Each circuit depicts an original, traced and hand-drawn schematic created by Forrest Mims for his iconic books “Getting Started in Electronics”, and the “Engineers’ Notebook” series. Every board includes a description of how it works, in Mims’ handwriting, on the reverse side.
They look like a fantastic way to learn electronics. You can order them through her Crowd Supply campaign now.
20 projects will be chosen from each of the 5 rounds, and awarded $1000 per project. At the end of all 5 rounds, 100 projects in total will advance to the finals where 5 top prizes will be awarded: $150k, $25k, $10k, $10k and $5k. In addition the 1st place project will win a residency in the Supplyframe Design lab to develop their project further.
I just wanted to let you know that I am using your XL741 kit in my Electronics 2 class lab. It is a high quality kit and I thank you for putting it together. We build the 741 in stages, make measurements, adjust offsets, etc. It is a great vehicle to teach the analog building blocks. A student of mine (now graduated) and I wrote four lab exercises for it and they are being used now for the second time. We also just got to share them with several EE teachers who were also very enthusiastic about the idea.
Jiri Zemanek from Prague sent in this fabulous video of eggs decorated using the EggBot, some with markers, and some with the Electro-Kistka.
Various patterns are generated in Matlab using mathematical equations similar to ones describing Spirograph (or harmonograph) and Phyllotaxis. The patterns are calculated in such a way that when rotated under a stroboscopic light of suitable frequency or when recorded by a camera, they start to animate. It is kind of zoetrope— early device for animation. … Eggs are rotated at a constant speed, special for each pattern, by a brushless motor. No computer graphics tricks are used in the video.
We are very pleased to introduce our newest art robot: the AxiDraw.
The AxiDraw is a simple, modern, precise, and versatile pen plotter, capable of writing or drawing on almost any flat surface. It can write with your favorite fountain pens, permanent markers, and other writing implements to handle an endless variety of applications. Its unique design features a writing head that extends beyond the machine, making it possible to draw on objects bigger than the machine itself.
The AxiDraw is a fantastic machine for making art — along with all those other things that you might use a pen-wielding robot for: Making “hand written” invitations, signing forms, or making neater whiteboard art than one might otherwise be able to.
AxiDraw is available to order today, and begins shipping next week. See it in action and learn more on the product page.
HackerBoxes are a monthly kit subscription for a box of electronics to learn from and hack on. This month, they included our Three Fives board as part of a 555 timer themed box. They post a monthly set of instructions over at instructables, which contain projects you can do even if you’re not a subscriber.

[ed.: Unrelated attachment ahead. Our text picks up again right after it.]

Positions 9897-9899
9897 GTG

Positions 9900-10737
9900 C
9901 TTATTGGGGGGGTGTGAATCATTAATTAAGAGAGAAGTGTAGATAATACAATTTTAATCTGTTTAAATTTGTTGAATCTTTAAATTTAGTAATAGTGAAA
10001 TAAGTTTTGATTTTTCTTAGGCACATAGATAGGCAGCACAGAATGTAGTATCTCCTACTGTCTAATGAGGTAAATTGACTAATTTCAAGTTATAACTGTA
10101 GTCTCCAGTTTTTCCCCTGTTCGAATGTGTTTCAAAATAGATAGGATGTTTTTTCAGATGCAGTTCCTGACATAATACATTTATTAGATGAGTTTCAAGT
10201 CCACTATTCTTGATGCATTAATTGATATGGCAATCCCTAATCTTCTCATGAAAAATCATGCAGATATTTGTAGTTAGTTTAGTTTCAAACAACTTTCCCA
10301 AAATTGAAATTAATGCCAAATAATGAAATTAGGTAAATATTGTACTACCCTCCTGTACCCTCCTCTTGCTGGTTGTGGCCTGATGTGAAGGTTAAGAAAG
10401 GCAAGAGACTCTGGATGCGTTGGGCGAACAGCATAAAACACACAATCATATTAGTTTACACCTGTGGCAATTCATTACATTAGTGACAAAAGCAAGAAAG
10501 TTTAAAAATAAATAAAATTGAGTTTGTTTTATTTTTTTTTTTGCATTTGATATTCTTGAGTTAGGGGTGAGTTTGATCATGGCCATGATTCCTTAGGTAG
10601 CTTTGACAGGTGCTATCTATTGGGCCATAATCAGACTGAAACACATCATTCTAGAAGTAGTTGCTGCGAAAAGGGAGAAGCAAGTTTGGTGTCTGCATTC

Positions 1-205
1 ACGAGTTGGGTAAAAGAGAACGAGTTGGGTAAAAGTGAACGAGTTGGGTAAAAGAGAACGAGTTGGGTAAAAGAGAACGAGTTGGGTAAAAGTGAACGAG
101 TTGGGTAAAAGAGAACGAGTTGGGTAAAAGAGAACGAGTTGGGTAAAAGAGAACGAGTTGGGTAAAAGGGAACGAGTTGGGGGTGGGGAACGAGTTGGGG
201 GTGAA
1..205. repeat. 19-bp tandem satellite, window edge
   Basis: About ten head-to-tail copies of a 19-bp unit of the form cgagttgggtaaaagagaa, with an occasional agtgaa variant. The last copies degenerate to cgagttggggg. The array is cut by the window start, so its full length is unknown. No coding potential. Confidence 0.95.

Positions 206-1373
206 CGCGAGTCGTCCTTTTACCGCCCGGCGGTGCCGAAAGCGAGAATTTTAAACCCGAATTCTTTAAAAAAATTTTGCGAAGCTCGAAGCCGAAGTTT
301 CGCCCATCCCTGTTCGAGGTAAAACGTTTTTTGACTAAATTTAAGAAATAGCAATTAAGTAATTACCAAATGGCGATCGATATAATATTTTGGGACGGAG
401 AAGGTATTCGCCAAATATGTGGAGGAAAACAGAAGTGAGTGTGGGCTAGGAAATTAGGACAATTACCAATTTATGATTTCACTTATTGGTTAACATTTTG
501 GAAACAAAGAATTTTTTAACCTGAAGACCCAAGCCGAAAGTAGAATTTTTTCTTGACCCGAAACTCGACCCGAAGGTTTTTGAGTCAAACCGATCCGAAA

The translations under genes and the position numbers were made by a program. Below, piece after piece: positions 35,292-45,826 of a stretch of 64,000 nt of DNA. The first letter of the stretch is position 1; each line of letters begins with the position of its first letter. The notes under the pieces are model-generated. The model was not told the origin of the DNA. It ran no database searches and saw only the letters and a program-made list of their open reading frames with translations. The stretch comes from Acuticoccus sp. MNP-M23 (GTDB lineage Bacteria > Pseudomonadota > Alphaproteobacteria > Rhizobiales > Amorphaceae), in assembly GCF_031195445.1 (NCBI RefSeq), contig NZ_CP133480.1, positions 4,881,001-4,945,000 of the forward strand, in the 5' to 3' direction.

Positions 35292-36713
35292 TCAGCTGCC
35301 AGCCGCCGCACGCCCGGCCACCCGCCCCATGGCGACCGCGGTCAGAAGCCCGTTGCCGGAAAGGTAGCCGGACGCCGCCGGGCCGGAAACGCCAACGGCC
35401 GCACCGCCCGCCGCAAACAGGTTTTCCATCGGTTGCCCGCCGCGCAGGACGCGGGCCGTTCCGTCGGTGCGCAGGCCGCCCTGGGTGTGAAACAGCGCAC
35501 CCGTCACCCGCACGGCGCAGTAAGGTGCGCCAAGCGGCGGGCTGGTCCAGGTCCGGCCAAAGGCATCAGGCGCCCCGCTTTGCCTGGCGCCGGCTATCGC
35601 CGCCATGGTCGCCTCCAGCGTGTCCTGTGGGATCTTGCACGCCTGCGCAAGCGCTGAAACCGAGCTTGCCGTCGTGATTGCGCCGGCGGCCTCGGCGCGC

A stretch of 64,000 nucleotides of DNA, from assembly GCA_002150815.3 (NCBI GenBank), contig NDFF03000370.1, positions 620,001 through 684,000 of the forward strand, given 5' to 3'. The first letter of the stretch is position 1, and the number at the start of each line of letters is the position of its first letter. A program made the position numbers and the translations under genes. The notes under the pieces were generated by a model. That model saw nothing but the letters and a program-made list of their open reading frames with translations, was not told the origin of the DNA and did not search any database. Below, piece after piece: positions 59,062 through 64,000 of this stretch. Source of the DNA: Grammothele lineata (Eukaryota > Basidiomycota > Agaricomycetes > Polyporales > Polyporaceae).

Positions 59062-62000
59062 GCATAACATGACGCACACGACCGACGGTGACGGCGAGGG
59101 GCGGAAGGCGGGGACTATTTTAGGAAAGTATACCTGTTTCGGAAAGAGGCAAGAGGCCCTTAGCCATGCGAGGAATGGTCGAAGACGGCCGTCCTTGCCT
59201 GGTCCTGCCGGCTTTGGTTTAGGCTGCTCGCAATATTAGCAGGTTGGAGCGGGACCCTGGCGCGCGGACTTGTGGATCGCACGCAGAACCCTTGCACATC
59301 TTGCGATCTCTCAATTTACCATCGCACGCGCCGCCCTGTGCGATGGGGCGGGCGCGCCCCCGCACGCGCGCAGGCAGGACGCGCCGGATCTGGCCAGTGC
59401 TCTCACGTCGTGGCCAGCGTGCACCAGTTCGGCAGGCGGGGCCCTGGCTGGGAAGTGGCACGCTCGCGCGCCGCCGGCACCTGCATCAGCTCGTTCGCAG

Ken Shirriff has posted a teardown of the beloved 555 timer IC. He sawed the top of a metal can packaged 555 to expose the die underneath.
On top of the silicon, a thin layer of metal connects different parts of the chip. … Under the metal, a thin, glassy silicon dioxide layer provides insulation between the metal and the silicon, except where contact holes in the silicon dioxide allow the metal to connect to the silicon. At the edge of the chip, thin wires connect the metal pads to the chip’s external pins.
He goes on to explain how it works and its cultural significance. He even mentions our discrete 555 and 555 footstool in the footnotes.
I’m pleased to announce that I’m on the judging panel for the new Adafruit Drone Film Fest, the Adafruit Dronies 2016.
The Adafruit Dronies celebrates videos taken from drones. The contest is open to everyone in the United States to show and share their amazing drone videos. You’ll be judged on creative use of technology, storytelling, and cinematography.
Entries are limited to five minutes and winners receive trophies as well as gift certificates to the Adafruit store. The lineup of judges is amazing, and we’re looking forward to seeing your entries!
For 2016, we focus on the technical side of creating art – the physical transition from raw color to applied color on a canvas. We challenge the participants to create artwork to showcase their robot’s abilities.
The team registration deadline is March 1st, and the competition is open to high school and college student teams. Artwork must be uploaded by April 15. (This sounds like a perfect challenge for schools that have a WaterColorBot.)
Public participation in the first round of judging is encouraged, and then the works will be judged by professional art critics on originality, aesthetics, painting capability, and technical contribution (e.g. sharing source code.)
We love art robots, so we’ll look forward to seeing the results of this competition.